"We have been appointed by Apple to work with them in Asia on their marketing communications localization," said Charles Brian-Boys, a managing partner at Hong Kong-based Eight.
Deal covers local marketing materials
He declined to elaborate on the assignment, due to Apple's tight security restrictions, but Apple insiders said it includes localizing the marketer's online content, product manuals, point-of-sale and in-store materials, posters and marketing materials at the brand level and dealer level for all products, including the iPhone.
The win is believed to be worth several million dollars.
The appointment doesn't officially affect Apple's relationship with TBWA, or rather with Media Arts Lab, a unit of the agency set up for Apple that includes executives from OMD and TBWA/Chiat/Day. "We continue to work with our global company TBWA, a relationship that is centralized in the U.S.," said Jill Tan, a Hong Kong-based corporate communications executive for Apple in Asia.
Still, Eight's appointment is a blow to TBWA, because Tequila was the front-runner and is a big Apple agency elsewhere. Apple generates little Asia revenue for TBWA offices, mostly localizing U.S. work. But TBWA has proudly trumpeted its relationship with Apple and its products, which have a small but strong following in the region.
TBWA has opened Media Arts Lab offices in Tokyo, London and, just a few weeks ago, Beijing, led by Max Hegerman, regional managing director for Asia.
Apple blossoms in Asia
Apple launched the iPhone 3G on July 11 in 21 countries, including its first Asian markets, Hong Kong and Japan, and sold 1 million handsets in three days. But the big business will come when the iPhone rolls out across mainland China and other Asian markets later this year. Apple will time the opening of its first flagship store in Beijing, the company's regional headquarters for Asia, to just before the Aug. 8 opening of the 2008 Olympic Games. That store, on a pedestrian shopping street near Tiananmen Square, will be followed by a second Apple store this summer in Beijing.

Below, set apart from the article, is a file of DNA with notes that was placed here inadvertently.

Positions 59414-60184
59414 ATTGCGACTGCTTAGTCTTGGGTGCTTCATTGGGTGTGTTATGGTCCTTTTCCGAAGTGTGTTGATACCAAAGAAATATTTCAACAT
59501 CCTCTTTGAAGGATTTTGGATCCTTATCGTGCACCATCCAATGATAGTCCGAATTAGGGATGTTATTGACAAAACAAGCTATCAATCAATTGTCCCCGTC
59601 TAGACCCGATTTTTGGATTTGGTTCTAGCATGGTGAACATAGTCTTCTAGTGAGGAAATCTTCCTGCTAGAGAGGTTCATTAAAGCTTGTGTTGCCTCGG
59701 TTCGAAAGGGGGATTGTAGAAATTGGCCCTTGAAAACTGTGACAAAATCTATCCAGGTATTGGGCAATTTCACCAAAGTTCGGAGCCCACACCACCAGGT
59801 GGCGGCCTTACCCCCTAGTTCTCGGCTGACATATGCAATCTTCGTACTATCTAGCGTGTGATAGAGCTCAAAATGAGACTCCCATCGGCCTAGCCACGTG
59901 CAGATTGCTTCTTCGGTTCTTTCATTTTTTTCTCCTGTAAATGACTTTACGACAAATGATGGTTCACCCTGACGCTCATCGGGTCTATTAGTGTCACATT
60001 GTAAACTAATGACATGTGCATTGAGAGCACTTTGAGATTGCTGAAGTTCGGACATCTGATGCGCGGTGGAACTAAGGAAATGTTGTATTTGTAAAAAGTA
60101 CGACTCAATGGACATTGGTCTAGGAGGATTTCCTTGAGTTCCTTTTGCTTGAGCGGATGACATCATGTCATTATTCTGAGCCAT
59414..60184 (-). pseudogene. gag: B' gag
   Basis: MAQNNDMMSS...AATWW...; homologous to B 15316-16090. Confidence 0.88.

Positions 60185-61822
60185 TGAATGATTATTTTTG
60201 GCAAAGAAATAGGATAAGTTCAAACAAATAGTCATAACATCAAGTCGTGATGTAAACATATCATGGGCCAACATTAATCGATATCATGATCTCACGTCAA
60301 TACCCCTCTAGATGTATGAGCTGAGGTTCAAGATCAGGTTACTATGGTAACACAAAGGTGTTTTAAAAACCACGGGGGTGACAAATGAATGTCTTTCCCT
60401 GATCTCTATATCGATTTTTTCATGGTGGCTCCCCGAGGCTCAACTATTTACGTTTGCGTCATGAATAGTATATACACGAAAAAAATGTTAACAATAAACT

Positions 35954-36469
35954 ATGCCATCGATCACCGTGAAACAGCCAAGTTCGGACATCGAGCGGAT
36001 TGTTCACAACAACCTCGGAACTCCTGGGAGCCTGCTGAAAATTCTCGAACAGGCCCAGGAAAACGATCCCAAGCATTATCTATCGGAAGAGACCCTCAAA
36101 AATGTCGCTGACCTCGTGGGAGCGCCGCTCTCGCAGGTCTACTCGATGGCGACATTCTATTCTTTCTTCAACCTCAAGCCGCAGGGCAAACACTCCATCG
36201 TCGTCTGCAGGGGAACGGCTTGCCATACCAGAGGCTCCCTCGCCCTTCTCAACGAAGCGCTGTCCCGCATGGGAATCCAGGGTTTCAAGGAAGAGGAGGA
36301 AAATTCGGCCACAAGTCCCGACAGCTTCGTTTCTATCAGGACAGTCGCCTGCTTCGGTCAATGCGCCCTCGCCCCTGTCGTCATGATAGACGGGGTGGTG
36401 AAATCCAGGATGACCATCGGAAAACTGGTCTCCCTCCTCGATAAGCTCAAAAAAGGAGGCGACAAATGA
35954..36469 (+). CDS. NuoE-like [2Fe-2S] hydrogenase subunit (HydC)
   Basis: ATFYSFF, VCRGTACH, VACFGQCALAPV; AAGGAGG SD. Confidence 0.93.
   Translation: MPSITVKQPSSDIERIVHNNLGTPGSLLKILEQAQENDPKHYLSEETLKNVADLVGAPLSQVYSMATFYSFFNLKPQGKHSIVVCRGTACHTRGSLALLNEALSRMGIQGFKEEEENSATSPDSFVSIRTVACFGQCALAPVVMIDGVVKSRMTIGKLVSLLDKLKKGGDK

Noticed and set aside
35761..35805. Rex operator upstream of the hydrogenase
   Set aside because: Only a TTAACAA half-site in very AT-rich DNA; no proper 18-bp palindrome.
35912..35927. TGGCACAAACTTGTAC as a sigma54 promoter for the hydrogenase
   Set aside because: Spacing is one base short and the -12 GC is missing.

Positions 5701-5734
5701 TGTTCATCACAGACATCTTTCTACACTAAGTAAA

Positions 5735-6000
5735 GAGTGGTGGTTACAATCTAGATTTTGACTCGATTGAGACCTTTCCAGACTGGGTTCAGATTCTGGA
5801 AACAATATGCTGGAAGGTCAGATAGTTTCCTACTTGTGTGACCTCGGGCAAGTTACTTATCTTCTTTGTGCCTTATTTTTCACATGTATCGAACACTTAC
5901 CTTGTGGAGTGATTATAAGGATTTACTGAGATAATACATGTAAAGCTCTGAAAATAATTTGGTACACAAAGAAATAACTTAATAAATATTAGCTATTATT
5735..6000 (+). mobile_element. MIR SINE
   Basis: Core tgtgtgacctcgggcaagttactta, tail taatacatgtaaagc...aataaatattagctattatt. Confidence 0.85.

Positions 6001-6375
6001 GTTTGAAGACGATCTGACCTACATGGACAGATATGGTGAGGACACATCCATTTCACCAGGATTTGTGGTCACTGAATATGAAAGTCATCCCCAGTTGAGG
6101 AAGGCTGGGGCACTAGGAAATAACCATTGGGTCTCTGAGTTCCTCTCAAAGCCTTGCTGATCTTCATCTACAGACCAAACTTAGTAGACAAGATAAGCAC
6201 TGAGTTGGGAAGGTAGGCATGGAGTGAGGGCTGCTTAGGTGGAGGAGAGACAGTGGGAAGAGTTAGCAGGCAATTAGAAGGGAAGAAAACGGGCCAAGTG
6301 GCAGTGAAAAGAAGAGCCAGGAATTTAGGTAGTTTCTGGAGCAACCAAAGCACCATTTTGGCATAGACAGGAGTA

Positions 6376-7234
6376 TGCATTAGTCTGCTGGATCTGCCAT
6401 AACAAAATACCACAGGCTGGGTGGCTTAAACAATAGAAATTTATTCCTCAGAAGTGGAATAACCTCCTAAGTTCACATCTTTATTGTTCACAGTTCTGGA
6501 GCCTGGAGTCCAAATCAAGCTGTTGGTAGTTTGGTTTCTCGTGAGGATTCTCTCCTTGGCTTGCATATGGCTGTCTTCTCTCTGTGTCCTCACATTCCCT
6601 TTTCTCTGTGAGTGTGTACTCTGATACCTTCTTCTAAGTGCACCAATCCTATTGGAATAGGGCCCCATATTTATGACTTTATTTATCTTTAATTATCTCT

Ms. Tan confirmed Eight's appointment, which marks the first time the marketing localization business will be consolidated in Asia -- a sign of how seriously Apple regards the region. Previously, local agencies handled it on a market-by-market basis.
The appointment, covering Asia except Japan and Australia, follows a pitch against at least two other agencies. TBWA confirmed that Tequila, its direct-marketing arm, participated.
Apple consolidated the business because it "needed work of different quality and at a different level. Asia is very important to us," said an Apple executive involved in the review.
Eight, a branding and marketing consultancy, has more than 80 staffers in Hong Kong, Beijing, Shanghai and Macau. Clients include American Express, Starbucks, Coca-Cola and Walt Disney Co. Last year, Eight created a stir in China with a humorous online and viral campaign for Nokia, called "MC Farmer," in which a Mongolian farmer takes credit for inventing hip-hop.
TBWA angers Chinese
Eight's win over Tequila is not TBWA's biggest headache in China this week, however. The Wall Street Journal reported yesterday that TBWA Paris prepared ads for Amnesty International showing Chinese authorities torturing Chinese athletes, with slogans like "After the Olympic Games, the fight for human rights must go on." Amnesty scrapped the campaign but let the agency run it once to be eligible for the Cannes Lions International Advertising Festival, where it won a Bronze Lion in June.
China's online community, quick to oppose slights to their country and government, attacked TBWA, which has also been doing Olympic sponsor Adidas' high-profile ads in China. One TBWA executive speculated that the attacks were fueled by lingering resentment toward France and French companies after anti-Chinese protests during the Olympic torch relay in Paris.
TBWA said in a statement: "Neither TBWA International nor TBWA China had involvement or prior knowledge of the development of this campaign. The work was created by an individual in the Paris office without approval from TBWA International. Consequently, we deeply regret and apologize for any offense the campaign may have caused and have introduced rigorous new guidelines and procedures to ensure no such event takes place in the future."